Tesla plans to introduce a $30,000 electric vehicle by 2017


Tesla makes some of the coolest cars on the market, but for many people the $70,000 Model S is too expensive to justify buying. Thankfully it looks like the company is also working on a cheaper Model E that might not come at such a high price. The electric car-maker is currently developing the Model E while also putting the finishing touches on its Model X SUV, which is set to hit the market next year. In an interview with Autocar, Tesla VP of engineering Chris Porritt revealed that the E will be priced to compete with Audi’s A4 sedan and BMW’s compact 3 series, which both cost a little over $30,000 new. The planned lower price is mostly thanks to Tesla’s Gigafactory, which should significantly lower the cost of manufacturing batteries.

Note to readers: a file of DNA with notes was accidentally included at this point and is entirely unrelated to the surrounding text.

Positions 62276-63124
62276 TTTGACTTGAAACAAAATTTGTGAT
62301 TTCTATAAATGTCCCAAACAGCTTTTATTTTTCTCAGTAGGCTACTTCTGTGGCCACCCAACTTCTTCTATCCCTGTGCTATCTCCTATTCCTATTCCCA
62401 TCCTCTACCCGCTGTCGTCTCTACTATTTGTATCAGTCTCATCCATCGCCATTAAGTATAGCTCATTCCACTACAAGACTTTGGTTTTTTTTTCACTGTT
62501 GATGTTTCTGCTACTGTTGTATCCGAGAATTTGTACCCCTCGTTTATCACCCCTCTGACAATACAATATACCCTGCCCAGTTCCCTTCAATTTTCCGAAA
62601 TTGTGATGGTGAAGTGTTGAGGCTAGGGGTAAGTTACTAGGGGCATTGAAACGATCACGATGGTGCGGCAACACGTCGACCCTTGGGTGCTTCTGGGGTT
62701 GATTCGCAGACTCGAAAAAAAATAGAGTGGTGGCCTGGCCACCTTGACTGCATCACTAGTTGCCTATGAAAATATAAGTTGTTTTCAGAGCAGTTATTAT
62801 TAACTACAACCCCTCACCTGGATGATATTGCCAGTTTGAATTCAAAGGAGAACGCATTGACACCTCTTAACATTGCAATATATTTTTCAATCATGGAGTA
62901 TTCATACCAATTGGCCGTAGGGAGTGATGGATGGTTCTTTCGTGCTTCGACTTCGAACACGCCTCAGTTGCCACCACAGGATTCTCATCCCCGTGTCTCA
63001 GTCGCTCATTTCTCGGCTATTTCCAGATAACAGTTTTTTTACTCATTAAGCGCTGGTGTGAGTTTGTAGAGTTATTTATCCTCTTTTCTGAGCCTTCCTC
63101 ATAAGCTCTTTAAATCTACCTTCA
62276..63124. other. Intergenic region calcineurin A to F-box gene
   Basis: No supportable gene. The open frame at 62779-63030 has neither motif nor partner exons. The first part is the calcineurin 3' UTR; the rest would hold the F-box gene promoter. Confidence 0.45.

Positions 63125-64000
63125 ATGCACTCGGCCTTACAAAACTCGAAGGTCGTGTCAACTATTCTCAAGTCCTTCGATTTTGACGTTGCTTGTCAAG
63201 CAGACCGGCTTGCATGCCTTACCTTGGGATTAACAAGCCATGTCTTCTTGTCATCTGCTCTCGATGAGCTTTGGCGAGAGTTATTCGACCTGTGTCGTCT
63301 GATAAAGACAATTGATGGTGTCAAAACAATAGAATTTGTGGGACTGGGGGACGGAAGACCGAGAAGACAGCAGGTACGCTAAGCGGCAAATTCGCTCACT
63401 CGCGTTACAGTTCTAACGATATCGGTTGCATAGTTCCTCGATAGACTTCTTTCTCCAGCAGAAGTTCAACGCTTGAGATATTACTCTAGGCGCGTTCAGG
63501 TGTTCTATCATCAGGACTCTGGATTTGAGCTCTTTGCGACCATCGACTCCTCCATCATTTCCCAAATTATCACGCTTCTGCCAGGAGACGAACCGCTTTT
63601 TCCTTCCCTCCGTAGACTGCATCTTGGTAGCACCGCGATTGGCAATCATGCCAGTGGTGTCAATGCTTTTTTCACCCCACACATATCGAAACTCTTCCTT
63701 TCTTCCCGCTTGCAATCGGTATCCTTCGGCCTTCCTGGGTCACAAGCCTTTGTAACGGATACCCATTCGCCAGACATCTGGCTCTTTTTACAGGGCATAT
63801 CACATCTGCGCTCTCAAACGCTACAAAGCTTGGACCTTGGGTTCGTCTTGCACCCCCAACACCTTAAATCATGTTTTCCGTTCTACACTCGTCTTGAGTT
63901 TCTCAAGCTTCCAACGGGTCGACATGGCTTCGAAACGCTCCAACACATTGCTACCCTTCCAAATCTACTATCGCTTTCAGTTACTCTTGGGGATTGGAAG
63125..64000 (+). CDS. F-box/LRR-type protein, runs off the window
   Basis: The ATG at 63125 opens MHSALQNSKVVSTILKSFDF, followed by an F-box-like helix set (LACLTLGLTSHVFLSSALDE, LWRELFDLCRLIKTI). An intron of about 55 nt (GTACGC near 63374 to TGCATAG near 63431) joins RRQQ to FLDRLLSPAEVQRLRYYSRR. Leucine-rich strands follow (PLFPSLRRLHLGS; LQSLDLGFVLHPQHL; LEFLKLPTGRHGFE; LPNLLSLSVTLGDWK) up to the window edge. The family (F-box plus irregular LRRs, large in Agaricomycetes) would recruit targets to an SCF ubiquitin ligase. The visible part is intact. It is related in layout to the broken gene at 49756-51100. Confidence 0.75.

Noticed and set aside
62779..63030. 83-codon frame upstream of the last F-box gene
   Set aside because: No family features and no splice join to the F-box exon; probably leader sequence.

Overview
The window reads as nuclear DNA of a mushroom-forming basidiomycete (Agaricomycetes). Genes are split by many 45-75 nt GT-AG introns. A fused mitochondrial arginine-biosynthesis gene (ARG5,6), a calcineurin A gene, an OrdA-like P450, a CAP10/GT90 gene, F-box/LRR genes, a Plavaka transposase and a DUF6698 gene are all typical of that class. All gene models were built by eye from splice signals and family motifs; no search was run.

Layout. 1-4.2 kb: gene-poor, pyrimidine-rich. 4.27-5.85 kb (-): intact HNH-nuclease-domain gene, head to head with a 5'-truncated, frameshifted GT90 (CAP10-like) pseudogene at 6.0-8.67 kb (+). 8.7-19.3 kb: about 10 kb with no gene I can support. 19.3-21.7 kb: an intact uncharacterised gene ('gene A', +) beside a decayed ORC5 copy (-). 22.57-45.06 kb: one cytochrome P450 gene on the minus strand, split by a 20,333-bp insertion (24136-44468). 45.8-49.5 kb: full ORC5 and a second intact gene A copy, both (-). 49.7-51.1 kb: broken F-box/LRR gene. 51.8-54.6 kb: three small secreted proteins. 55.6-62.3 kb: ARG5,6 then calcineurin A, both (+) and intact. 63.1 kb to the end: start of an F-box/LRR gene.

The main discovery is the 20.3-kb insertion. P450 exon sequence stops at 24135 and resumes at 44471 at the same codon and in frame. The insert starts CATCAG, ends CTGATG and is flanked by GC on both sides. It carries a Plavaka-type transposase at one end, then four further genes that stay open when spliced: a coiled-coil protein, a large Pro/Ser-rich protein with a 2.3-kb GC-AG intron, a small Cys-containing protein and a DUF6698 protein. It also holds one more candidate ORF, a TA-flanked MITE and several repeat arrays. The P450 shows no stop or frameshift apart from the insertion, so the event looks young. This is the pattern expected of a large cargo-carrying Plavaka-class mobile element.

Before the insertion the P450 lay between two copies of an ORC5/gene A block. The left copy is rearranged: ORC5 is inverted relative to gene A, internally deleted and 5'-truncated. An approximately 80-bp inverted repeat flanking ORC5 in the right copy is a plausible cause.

Owning a Tesla is a tempting proposition. The cars are marketed as zero emission and recharging your battery is free at Superchargers, so over the long term it’s a very cheap car to run. The one barrier to entry? The high cost of buying one in the first place. The Tesla Model S costs $70,000. Tesla isn’t standing still when it comes to making its cars more affordable, though, and intends to introduce a Model E compact saloon for just $30,000. There’s still a while to wait before the Model E arrives, with late 2016-early 2017 being the time frame for its introduction, but it’s coming and it’s all thanks to Tesla’s Gigafactory. One of the reasons the Tesla S is so expensive is the cost of manufacturing the batteries it ships with. If battery production costs can be reduced significantly, so can the cost of the vehicles. With that in mind, Tesla is planning to build a Gigafactory for lithium-ion battery production in one of four proposed US states. That factory is set to be fully operational by 2020 and will have a maximum capacity of enough batteries a year for 500,000 Tesla vehicles. At $30,000 the Model E is aiming to compete with the Audi A4 and BMW 3- series. By 2017 the Tesla recharging network across the US will be well-established and therefore posing a serious problem for Tesla’s competitors. If the Model E is priced the same as an A4 and 3-series, and yet comes with no, or at least greatly reduced ongoing fuel costs, how do you compete?

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